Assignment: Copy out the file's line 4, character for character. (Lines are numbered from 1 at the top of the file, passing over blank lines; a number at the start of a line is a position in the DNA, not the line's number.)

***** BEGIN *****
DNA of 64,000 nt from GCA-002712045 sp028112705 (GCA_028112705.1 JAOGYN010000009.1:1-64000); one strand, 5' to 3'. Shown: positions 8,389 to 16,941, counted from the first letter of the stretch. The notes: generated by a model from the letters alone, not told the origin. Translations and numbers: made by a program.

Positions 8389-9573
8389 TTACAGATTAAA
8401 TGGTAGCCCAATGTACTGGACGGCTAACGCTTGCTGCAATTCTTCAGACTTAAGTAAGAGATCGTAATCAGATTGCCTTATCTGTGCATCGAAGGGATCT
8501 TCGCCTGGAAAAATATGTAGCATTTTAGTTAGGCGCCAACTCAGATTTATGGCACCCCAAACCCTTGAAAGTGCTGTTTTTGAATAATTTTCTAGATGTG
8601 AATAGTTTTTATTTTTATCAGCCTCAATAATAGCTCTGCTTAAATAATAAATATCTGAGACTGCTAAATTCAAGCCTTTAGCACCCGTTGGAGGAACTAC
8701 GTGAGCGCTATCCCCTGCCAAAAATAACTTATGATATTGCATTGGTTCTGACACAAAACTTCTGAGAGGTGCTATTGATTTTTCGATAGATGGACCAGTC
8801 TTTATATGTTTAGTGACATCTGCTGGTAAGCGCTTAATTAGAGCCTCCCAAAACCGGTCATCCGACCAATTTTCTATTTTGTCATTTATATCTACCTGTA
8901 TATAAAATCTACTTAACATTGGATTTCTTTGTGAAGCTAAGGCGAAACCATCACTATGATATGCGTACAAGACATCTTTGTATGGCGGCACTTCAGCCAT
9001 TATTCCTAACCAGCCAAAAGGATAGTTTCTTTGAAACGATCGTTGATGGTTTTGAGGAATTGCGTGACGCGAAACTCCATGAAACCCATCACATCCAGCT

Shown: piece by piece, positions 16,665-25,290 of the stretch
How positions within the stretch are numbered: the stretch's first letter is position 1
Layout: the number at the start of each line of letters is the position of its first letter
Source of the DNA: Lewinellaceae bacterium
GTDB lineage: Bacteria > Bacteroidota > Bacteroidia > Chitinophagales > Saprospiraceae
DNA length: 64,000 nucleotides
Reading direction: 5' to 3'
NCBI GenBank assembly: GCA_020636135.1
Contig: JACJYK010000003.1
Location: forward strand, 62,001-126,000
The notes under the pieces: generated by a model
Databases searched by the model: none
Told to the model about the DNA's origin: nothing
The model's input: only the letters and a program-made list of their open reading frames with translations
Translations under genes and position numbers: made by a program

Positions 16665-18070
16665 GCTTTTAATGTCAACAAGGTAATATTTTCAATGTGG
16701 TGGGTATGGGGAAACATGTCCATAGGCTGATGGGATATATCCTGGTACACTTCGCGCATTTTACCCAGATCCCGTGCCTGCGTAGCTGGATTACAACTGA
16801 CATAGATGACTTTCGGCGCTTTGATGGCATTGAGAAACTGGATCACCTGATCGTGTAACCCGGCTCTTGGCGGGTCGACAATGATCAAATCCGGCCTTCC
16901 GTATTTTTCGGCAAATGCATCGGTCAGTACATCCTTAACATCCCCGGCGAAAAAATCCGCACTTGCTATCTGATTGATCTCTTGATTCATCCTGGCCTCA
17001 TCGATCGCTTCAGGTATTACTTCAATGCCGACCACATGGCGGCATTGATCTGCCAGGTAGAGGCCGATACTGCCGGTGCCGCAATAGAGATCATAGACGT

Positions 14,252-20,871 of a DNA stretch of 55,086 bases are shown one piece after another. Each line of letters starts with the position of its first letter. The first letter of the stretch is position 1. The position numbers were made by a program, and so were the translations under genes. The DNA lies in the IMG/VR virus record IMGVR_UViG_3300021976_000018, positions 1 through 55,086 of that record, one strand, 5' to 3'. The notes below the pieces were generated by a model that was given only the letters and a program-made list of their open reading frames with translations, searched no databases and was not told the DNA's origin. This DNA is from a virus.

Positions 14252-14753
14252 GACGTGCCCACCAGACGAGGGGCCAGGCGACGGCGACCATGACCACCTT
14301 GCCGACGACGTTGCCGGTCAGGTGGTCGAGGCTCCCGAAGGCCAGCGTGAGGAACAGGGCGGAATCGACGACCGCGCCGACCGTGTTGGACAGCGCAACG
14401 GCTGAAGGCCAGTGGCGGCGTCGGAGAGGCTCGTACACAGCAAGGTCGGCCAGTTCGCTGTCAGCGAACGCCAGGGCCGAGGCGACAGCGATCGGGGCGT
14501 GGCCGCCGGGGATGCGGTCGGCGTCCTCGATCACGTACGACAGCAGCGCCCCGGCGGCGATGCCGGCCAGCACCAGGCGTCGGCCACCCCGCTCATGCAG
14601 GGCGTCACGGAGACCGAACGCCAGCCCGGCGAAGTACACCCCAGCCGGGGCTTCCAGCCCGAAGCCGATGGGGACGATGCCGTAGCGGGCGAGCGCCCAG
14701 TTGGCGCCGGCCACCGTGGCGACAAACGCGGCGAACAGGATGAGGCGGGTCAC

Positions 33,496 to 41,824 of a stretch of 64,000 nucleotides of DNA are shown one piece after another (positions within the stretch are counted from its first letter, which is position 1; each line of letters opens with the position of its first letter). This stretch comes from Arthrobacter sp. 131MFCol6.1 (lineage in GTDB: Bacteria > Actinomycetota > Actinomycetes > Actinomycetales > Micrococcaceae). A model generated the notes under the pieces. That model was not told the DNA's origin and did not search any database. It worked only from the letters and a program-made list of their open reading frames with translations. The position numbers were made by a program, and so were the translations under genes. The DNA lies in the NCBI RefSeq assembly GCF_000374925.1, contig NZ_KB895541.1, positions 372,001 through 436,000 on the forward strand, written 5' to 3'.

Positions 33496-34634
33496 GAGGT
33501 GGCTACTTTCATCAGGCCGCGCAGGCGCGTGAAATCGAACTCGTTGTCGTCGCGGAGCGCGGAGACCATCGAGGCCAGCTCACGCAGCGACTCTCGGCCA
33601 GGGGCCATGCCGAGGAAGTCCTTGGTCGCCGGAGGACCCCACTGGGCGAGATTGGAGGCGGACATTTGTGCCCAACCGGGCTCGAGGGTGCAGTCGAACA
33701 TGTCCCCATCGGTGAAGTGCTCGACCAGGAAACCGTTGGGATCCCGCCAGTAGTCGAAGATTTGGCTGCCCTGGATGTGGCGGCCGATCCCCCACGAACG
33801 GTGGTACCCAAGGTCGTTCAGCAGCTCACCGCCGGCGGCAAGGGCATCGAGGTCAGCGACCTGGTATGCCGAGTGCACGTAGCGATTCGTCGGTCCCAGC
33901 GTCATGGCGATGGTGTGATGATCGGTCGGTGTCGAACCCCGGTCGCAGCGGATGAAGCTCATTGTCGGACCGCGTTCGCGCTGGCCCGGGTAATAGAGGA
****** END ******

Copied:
8401 TGGTAGCCCAATGTACTGGACGGCTAACGCTTGCTGCAATTCTTCAGACTTAAGTAAGAGATCGTAATCAGATTGCCTTATCTGTGCATCGAAGGGATCT